Just A Minute blog

A blog on the BBC radio programme Just A Minute

Location: Wellington, New Zealand

August 22, 2008

Edinburgh show

Sarah Falk wrote this about her trip to see JAM recorded.

Panellists for show 1 (to be broadcast 18 August)
Paul, Clement, Mike McShane, Rhod Gilbert

Panellists for show 2 (to be broadcast 25 August):
Paul, Clement, Fred MacAulay, Lynn Ferguson

Whistle-blower: Sarah Sharpe -- these were her first shows

The first show started at 12:15 pm, so taking my cue from QI, I queued at 10 am. (Cringesome alliteration unintended.) Instead of starting a one-person queue, actually, I sat on a bench by the theater, but was joined only 5-10 minutes later by several other people who had also had the same idea. I've attended many popular comedy shows at the Pleasance, and one really only needs to arrive about 45 minutes early to ensure a good seat; however, more than an hour before this recording was due to start, the line was already massive, stretching almost all the way down the wall of the theatre. I left briefly to pick up some food, and by the time I returned (about 40 minutes before start time), the line had grown so long that it had to be split into two, with the back end curving out of the courtyard area and spilling onto the pavement of the main road.

During the show, Mike and Rhod were seated next to each other, and as the new boys (Rhod has only been on once, and Mike never), they put on a show of alternating teamwork and rivalry. Nicholas kept reminding Rhod to sit back from the microphone, because as a stand-up, Rhod's wont was to lean in closely. Near the last round, Nicholas also told Rhod that he always hesitated briefly every time he was given the topic. Rhod remarked, "So you want me to stand over there but speak immediately!"

Mike did well for a newcomer, but got very frustrated with himself for tripping up (at one point alluding to the game "DIE!" that's played at the Comedy Store and with the Impro Chums, in which the audience shouts at performers who have lost the thread). Also funny was the way that Nicholas kept gesturing at Mike, who was on his left, to press his buzzer, and Mike would do it while clearly having no idea what he was challenging for. Nicholas told Mike to palm his buzzer at all times so that he didn't have to grab for it to make a challenge, but Paul called over, "Why don't you just press his buzzer for him, Nicholas?"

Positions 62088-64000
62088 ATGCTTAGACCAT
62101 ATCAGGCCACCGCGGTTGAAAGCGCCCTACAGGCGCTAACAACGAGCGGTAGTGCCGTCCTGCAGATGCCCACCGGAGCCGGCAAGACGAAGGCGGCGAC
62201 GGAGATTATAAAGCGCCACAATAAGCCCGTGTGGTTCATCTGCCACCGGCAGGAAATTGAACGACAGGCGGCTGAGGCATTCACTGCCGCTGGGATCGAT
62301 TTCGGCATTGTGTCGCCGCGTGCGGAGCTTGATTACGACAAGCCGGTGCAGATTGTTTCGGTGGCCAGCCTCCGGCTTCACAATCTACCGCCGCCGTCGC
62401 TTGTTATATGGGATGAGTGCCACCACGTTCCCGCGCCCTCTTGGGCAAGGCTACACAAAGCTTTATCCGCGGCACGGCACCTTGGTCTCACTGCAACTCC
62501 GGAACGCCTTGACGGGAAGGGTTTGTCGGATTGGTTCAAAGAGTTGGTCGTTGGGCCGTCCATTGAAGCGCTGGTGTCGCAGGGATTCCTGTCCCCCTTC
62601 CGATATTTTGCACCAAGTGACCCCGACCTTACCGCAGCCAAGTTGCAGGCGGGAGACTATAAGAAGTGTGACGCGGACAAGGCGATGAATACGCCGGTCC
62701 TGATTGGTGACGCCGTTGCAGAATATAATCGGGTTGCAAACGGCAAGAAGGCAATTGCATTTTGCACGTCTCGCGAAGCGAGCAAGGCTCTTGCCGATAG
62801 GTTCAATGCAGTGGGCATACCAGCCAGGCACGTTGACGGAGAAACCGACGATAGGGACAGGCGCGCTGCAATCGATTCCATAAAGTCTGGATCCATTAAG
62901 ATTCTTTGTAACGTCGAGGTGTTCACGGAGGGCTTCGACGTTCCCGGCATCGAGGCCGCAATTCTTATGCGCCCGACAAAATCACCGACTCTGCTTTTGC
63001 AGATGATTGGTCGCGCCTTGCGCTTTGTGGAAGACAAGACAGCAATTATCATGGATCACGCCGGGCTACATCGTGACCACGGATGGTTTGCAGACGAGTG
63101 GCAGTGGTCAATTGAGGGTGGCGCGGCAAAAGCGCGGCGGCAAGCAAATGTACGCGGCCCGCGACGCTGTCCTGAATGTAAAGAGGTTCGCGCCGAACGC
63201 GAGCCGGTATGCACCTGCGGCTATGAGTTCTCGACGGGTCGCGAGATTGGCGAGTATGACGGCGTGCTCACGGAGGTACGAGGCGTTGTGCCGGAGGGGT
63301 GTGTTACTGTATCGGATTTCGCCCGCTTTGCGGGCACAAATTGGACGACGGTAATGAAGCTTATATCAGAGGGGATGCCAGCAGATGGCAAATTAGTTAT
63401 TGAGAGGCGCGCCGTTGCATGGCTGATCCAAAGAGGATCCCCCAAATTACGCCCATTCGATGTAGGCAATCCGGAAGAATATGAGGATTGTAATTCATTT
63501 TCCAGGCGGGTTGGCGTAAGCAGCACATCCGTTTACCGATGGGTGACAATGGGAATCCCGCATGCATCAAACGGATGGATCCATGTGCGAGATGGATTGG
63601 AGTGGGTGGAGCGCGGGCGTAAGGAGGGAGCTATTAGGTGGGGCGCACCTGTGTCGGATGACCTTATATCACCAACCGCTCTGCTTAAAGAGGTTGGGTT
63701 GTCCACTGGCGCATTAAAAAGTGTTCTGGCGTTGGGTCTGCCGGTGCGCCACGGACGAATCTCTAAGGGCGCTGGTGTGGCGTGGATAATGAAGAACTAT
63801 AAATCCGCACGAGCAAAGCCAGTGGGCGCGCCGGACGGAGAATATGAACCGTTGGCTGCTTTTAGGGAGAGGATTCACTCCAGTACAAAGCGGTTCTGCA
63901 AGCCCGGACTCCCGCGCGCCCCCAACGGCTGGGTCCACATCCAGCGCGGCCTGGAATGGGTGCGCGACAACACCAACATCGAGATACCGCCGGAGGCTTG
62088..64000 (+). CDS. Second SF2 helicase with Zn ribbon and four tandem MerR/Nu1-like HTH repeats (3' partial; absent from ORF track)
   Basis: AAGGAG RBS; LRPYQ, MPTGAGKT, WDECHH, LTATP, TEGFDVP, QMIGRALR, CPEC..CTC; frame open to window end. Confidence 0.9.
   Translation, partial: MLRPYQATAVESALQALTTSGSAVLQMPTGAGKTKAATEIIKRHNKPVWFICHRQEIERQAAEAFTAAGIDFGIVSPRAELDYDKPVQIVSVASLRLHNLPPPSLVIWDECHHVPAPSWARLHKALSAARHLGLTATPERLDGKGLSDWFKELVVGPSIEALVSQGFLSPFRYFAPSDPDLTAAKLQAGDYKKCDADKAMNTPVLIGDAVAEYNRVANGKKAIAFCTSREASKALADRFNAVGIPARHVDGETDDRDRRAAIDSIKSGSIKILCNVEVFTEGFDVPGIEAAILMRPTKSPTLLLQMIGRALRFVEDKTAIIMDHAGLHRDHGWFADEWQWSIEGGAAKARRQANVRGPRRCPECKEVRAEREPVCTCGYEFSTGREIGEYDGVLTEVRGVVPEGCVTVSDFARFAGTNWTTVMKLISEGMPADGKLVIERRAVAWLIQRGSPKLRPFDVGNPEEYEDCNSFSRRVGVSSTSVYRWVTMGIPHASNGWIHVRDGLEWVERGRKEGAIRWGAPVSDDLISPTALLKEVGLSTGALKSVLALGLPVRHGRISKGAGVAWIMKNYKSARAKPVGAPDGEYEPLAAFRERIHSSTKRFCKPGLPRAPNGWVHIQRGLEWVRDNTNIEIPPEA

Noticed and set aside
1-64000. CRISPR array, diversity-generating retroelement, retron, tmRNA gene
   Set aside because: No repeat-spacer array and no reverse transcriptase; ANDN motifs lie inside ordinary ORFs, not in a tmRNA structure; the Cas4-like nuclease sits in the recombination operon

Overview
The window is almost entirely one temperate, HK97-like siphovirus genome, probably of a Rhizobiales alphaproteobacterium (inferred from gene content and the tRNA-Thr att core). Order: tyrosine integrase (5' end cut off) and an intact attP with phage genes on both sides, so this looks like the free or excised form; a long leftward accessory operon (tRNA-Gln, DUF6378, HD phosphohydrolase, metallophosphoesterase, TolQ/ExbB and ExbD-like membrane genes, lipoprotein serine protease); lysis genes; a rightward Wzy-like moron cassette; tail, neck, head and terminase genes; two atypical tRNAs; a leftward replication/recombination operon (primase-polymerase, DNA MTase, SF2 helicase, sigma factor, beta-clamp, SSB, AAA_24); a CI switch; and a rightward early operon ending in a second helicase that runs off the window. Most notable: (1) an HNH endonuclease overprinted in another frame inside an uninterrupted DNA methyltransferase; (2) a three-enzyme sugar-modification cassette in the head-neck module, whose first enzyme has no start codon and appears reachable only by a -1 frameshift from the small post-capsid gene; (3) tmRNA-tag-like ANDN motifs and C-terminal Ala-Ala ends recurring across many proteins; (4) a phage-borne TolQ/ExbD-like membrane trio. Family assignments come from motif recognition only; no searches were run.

Clement once made reference to Mike's "funny accent", and Mike replied that he enjoyed Clement's voice, which sounded as though he had "last night's dinner rolling around in his mouth". While the audience laughed, Clement looking at Paul questioningly, and Paul repeating Mike's joke in his ear. Paul was continually obliging to him in such ways, which was rather sweet. There was a time when Clement was silently having trouble opening his water bottle, and Paul took it and opened it for him.

Clement was buzzed for hesitation after tripping over a punchline to a joke he was telling, but Nicholas persuaded him to finish his story, saying that we'd all want to hear even though it wouldn't make it into the recording. In case it doesn't, the gist was that Clement ostensibly elbowed a woman in the breast getting into an elevator in a hotel. He told her, "If your heart is as soft as your bosom, you'll forgive me," and she replied, "If your willie is as hard as your elbow, I'm in room 265." It got raucous laughter, and eventually, Nicholas was forced to say (for radio purposes), "You were interrupted in the middle of your story, Clement, but knowing the end of that story, I think it's for the best."

Afterwards, after one pick-up of the show's closer (Nicholas had initially stumbled a little and said "edible" instead of "Edinburgh"), Nicholas told us all to scarper so that they could get the audience in for the next show. I, and many others, literally sprinted out of the theatre to re-join the queue, since people who only had tickets for the second show would be already lined up outside. The queue was only about half-way down the theatre wall at that time, which wasn't too bad. It was raining, though, but the BBC staff let us into the theatre a good half an hour before the show actually began, which never happens at other performances.


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